Wednesday, December 29, 2004

Competition Motivates Blockbuster

Spring 05 Classes

A couple of weeks ago the Wall Street Journal carried an article entitled Blockbuster Backs Off Late Fees (December 15, 2004, page D1) in which reporter Joe Flint described how, beginning January 1st, Blockbuster will be dropping its late fees. About the same time I received a postcard from Blockbuster informing me that I had returned one of the videos I had rented in November late and owed them "Extended Viewing Fees" totaling $4.21.

According to the article, Blockbuster "euphemistically" refers to the late fee as an "extended viewing fee" and sets it equal to the usual rental fee. Blockbuster's marketing people may feel that an "extended rental fee" is more palatable that a "late fee", but, from the customer's point of view, it is probably worse. On my notice, in microscopic print above the total due was a notice that the "Total includes Tax". In Arizona at least, rental fees are taxable but late fees are not. So, thanks to Blockbuster's euphemistic wording, the State of Arizona and City of Marana, with their insatiable desire for money, were able to add their twenty-one cents worth of taxes to Blockbuster's late fee.

But, as the article points out, competition is coming to the rescue of delinquent viewers. New rental options that do not charge late fees are appearing on the market. Blockbuster itself offers a monthly movie pass that, in exchange for a flat fee of $24.95 per month you can rent unlimited movies (but no more than two at one time) for the month and keep them as long as you keep paying the $24.95 monthly membership fee. News of this offer was included with my late fee notice.

But there is more. Upstart Netflix offers customers the convenience of unlimited movies each month with no late fees. Customers are limited to three DVDs at a time and must return them before ordering more. Customers order the DVDs on-line and receive them by mail. Each order comes with a postage paid mailer in which to return the DVDs. This service has proved so popular that both Wal-Mart and Blockbuster have copied it and offer the same service.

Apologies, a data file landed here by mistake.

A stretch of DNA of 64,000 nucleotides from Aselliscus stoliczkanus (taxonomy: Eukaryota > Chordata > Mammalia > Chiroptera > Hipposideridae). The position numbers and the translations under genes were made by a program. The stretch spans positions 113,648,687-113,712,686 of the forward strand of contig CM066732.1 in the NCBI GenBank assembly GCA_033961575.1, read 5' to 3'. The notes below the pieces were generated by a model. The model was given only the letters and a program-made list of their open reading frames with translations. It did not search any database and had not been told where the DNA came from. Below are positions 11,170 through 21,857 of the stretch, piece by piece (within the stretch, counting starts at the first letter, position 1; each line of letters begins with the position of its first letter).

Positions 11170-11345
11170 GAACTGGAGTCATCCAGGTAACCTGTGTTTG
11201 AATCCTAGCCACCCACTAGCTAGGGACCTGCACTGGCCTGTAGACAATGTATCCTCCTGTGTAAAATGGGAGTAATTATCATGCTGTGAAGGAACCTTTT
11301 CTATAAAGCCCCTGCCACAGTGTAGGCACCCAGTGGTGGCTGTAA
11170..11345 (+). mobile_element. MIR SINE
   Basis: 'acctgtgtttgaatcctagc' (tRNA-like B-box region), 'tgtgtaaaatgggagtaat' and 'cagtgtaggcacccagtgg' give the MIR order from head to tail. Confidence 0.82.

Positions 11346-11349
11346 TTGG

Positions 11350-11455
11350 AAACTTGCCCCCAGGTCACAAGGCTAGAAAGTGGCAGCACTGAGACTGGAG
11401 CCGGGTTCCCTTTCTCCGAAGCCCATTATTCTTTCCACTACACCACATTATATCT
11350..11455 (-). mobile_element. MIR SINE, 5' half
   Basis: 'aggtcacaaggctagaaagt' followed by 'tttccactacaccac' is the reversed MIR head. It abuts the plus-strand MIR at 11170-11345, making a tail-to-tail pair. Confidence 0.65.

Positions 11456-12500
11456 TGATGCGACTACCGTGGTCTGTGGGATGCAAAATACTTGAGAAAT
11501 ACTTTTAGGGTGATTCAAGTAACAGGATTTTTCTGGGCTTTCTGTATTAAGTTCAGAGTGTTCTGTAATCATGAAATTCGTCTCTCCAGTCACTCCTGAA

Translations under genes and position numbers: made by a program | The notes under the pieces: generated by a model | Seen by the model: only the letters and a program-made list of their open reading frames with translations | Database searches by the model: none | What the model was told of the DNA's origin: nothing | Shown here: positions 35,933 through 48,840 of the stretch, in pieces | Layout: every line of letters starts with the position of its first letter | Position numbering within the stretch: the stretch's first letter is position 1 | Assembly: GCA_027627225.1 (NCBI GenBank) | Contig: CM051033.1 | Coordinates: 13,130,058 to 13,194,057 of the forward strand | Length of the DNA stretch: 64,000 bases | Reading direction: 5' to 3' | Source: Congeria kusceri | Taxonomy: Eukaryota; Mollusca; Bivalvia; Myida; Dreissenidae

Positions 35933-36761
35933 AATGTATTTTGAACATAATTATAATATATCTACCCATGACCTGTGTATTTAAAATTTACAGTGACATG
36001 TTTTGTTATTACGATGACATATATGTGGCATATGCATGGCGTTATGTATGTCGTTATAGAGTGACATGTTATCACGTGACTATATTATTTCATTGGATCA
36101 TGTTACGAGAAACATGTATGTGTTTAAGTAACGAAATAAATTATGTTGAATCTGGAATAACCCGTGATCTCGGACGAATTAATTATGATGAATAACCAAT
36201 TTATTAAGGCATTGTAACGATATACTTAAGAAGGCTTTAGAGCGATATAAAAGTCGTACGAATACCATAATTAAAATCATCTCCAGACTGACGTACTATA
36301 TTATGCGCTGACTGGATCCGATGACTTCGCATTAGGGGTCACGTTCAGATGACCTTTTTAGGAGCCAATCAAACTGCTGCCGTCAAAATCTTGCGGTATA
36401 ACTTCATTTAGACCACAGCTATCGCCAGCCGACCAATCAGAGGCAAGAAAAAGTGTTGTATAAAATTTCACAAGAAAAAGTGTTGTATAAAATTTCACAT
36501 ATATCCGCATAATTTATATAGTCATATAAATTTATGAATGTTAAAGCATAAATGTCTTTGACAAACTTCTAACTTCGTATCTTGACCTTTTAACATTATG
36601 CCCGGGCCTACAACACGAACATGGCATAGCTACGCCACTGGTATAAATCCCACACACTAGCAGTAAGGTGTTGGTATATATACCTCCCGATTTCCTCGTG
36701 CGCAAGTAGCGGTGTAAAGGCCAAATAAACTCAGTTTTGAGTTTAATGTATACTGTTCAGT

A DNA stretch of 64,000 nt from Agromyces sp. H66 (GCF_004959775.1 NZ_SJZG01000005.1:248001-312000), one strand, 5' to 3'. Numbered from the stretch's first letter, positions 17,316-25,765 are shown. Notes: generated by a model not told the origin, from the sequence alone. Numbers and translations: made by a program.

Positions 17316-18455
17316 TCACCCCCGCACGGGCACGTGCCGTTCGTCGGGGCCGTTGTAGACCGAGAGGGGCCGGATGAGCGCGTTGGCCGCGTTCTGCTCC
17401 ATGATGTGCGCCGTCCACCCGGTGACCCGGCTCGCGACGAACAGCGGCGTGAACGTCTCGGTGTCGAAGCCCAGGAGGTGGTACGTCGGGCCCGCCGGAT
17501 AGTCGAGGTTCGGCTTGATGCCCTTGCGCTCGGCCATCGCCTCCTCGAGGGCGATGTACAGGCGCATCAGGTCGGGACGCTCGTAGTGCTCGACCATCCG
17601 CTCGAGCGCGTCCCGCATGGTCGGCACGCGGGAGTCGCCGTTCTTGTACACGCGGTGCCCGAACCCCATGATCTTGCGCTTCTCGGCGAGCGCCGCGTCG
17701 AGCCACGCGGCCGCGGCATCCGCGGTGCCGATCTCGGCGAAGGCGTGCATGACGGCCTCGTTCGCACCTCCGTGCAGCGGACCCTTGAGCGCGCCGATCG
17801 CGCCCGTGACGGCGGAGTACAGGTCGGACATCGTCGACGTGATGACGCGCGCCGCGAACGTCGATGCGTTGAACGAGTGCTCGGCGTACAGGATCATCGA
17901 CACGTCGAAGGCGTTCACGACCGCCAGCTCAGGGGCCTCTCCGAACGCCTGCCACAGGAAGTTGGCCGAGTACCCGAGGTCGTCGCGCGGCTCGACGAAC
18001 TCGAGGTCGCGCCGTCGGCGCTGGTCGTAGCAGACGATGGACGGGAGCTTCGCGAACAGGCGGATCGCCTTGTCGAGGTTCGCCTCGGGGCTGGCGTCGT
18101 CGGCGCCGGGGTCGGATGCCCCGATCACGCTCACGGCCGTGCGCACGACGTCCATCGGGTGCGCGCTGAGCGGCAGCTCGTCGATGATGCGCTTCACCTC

Netflix was charging $20 per month until a few months ago but competition from Wal-Mart and Blockbuster have forced monthly fees down to $17.99 for Netflix, $17.49 for Blockbuster and $15.54 for Wal-Mart.

This is the free market in action. When videos first came out they could only be purchased, not rented, and they carried a high price. Rental companies then emerged and, in time, Blockbuster, taking advantage of economies of scale, drove costs, and prices, down by building a large national chain. With the advent of durable, light weight DVDs, the founders of Netflix saw an opportunity to cut costs further and expand customer service and convenience by eliminating expensive brick and mortar retail outlets. They jumped into an already crowded rental market and within about a year became a major player. The economic profits in the niche exploited by Netflix was sufficient to attract others and now competition within the niche is driving prices down further. The competition is now so great that not only has Blockbuster been forced to enter the "DVDs by mail" niche but is also cutting prices (in the form of reduced late fees) and offering unlimited rentals for a flat monthly fee through its retail outlets as well. Critics will quibble about technicalities. According to the article, Blockbuster is replacing its "extended viewing fee" with a plan that provides a one-week grace period after which the customer's credit card is automatically charged for the purchase of the video. If the customer brings the movie or game back within the next month they will get their money back minus a $1.25 restocking fee. But, while Blockbuster has not entirely limited the penalty for late returns, the trend is toward lower prices and more customer service choices. These technicalities are merely bumps in the road.

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